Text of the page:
Kerry argued that Iraq’s refusal to inspect Iranian aircraft “seems to send a signal to me [that] maybe we should make some of our assistance or some of our support contingent on some kind of appropriate response… I mean, it just seems completely inappropriate that we’re trying to help build their democracy, support them, put American lives on the line, money into the country and they’re working against our interest so overtly—against their interests too, I might add.” U.S. aid to Iraq in the 2012 fiscal year will total $1.7 billion. A variety of weapons deals could be held up if Congress protested.
Iraqi officials rejected the claim that Iran abuses their airspace. After Kerri’s remarks, they inspected two planes to prove it. One was on its way to Syria from Iran, but it yielded nothing; it may also have been warned in advance. The second plane was forced to land for inspection only on its return trip to Iran from Damascus, once it was empty. Officials claim it was a simple error. Not surprisingly, Maliki appeared in Moscow only a few weeks after Kerry’s threat, where he finalized the $4.2 billion arms deal with Russia that ultimately fell apart.
With Senator Kerry now the sole frontrunner for U.S. Secretary of State, Maliki may want a backdoor to avoid being leveraged. That backdoor is Russia, where leaders agree with Maliki’s assessment of the crisis in Syria and hope that Assad can outlast it. A deal with Moscow is even more appealing because it comes with far fewer political strings attached. Again, the case of Syria—where Moscow arms a regime with “defensive weapons” as it murders thousands—is instructive.
Recent developments in the north have only made the case more urgent for Maliki. In September, Baghdad established the Tigris Operations Command—the northernmost federal command, based north of Baghdad and south of Kirkuk, but in territory disputed by the central government and the Kurdistan Regional Government (KRG). Tensions escalated after the two sides exchanged gunfire outside a local office of the PUK party; Erbil and Baghdad rushed forces and heavy weapons to the flashpoint, where thousands of soldiers waited for orders. Earlier, in August, Kurdish and Iraqi forces nearly came to blows along the border with Syria as well. The newest and most dangerous episode seems to be dissipating with a new agreement reached this week. But it proves a spark could come from anywhere, at any time, without warning.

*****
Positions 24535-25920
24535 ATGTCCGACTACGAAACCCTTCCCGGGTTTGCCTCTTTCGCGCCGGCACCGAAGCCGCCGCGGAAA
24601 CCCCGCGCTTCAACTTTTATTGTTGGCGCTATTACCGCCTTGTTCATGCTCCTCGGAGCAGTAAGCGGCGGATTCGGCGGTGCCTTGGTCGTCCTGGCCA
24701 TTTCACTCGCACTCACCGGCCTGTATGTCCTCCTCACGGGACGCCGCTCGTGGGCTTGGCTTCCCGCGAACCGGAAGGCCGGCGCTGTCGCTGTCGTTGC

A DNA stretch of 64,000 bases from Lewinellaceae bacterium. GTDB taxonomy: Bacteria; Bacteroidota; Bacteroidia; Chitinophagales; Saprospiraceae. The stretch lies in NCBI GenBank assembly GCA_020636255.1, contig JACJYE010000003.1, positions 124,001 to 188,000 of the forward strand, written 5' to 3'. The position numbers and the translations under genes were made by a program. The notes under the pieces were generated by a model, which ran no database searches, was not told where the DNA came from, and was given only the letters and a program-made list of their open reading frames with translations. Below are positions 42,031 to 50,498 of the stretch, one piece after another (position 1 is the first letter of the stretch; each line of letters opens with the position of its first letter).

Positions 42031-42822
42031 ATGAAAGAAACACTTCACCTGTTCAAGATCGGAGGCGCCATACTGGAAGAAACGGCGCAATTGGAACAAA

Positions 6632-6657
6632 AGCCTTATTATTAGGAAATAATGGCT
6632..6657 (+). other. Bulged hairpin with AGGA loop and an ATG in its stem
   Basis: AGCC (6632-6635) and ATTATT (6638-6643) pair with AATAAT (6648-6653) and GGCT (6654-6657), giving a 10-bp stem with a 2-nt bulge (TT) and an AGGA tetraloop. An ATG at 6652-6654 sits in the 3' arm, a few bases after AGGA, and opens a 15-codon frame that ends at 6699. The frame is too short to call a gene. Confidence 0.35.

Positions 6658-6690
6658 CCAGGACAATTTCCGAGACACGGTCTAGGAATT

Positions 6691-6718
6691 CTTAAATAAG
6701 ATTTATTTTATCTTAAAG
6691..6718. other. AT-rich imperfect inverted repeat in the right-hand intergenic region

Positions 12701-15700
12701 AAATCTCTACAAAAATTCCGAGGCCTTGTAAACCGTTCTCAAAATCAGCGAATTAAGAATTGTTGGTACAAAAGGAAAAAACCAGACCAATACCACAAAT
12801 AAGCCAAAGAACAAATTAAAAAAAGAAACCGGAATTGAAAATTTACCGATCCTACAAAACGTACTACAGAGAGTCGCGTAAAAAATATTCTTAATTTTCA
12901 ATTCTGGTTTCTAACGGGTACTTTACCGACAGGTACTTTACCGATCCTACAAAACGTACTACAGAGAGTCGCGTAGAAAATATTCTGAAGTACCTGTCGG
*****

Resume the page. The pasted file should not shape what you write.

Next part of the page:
Both sides may benefit from posturing. With provincial elections in sight, Maliki knows that pushing back against Kurdish control of the north could unite Sunni and Shia Arabs who disapprove of Kurdistan’s independent streak. Kurdish leaders like Massoud Barzani can also benefit from resisting Baghdad. A muscular response might even be the safest way to protect Kurdistan’s steady economic improvement, which hinges on foreign investment, the interest of major international oil companies, and stability. Today’s conventional wisdom dictates that both sides have too much to lose and that conflict can be avoided.
This may be the case—but Maliki would be wise to prepare for the worst, both because a sudden, unplanned incident could trigger an explosive crisis in post-war Iraq, and because arms from the U.S. are not guaranteed. It’s a plain and simple fact that the U.S. Congress is sympathetic to the Kurds. Maliki must know this. He must also know that, should a conflict erupt, Washington could pull the rug out from him and Iraq’s armed forces. Thus, the Russian arms deal makes more sense than ever and is perhaps more urgent than before, in spite of the scandal.